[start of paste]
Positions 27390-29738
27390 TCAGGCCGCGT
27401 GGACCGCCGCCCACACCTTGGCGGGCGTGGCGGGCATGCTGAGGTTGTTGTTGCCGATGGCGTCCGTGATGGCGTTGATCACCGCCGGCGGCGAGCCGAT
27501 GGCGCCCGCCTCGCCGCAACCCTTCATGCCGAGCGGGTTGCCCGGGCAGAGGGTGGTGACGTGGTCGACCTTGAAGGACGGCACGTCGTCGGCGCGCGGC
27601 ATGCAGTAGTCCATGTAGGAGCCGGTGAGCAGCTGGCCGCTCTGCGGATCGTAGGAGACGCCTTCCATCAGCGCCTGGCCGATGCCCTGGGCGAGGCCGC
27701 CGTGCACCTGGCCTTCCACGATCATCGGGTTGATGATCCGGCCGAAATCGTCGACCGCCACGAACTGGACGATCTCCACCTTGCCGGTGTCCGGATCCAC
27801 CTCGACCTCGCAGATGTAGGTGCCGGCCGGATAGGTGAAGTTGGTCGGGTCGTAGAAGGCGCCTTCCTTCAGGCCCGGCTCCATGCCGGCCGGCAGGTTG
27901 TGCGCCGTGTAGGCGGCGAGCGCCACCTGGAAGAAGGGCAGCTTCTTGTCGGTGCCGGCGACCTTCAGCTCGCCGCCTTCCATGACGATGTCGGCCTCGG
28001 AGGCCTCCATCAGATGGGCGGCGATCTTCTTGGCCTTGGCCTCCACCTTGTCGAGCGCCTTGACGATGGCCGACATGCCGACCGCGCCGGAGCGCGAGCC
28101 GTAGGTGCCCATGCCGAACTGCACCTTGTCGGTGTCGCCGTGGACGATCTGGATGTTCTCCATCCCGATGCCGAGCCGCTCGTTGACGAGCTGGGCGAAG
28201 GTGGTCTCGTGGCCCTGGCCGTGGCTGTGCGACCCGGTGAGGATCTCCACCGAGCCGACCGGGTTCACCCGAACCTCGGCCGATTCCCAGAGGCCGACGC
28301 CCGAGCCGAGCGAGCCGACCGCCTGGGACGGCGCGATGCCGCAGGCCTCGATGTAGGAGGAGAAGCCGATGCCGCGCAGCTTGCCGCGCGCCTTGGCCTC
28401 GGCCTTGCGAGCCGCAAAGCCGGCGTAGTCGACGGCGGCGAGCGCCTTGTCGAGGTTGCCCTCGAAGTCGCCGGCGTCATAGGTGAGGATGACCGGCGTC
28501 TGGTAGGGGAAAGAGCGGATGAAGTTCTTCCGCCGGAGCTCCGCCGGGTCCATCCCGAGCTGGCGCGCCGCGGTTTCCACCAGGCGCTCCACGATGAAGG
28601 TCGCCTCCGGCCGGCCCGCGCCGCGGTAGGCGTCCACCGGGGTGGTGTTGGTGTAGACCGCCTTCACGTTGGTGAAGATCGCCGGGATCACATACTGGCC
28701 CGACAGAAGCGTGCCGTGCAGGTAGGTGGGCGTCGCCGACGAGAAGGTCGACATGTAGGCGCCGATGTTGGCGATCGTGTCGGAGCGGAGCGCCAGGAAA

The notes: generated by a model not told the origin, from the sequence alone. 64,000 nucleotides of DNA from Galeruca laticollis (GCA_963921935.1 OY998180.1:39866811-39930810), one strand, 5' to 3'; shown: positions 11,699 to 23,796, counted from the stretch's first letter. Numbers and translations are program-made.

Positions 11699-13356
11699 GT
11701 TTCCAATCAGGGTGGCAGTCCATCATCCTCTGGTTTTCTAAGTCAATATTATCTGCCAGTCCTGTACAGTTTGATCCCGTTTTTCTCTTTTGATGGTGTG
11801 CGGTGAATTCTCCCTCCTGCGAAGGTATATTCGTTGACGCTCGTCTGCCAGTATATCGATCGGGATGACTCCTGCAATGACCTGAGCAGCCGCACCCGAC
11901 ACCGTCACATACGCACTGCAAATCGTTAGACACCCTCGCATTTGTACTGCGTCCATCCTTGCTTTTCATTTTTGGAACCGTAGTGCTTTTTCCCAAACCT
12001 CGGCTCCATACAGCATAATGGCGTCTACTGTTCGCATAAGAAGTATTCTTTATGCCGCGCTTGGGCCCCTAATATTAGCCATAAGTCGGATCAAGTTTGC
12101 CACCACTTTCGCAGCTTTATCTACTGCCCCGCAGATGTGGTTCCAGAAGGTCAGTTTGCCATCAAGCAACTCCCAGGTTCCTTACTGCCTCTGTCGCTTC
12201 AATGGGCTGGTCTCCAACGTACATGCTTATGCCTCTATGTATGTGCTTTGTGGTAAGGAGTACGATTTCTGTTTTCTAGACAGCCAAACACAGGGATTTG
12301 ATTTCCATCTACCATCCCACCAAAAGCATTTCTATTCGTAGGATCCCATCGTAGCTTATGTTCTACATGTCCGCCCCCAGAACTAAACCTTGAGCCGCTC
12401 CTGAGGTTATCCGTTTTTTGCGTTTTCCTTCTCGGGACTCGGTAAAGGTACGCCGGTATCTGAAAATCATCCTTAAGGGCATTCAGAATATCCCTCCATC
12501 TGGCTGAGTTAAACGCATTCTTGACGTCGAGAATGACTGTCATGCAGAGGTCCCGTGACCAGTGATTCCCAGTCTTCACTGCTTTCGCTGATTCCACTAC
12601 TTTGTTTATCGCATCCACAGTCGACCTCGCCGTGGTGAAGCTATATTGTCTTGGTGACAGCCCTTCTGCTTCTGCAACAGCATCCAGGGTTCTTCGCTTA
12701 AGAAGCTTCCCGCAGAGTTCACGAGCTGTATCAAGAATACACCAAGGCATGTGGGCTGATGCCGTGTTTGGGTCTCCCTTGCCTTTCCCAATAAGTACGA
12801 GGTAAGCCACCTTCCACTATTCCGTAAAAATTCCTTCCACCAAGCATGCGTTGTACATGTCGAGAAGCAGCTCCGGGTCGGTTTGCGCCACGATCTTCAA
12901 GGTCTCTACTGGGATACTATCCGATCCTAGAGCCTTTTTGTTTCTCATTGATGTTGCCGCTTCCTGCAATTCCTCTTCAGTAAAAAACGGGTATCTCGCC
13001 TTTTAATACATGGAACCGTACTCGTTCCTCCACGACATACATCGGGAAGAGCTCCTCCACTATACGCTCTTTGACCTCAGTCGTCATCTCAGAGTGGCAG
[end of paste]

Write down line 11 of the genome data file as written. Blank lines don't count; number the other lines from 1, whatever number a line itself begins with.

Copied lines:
28201 GTGGTCTCGTGGCCCTGGCCGTGGCTGTGCGACCCGGTGAGGATCTCCACCGAGCCGACCGGGTTCACCCGAACCTCGGCCGATTCCCAGAGGCCGACGC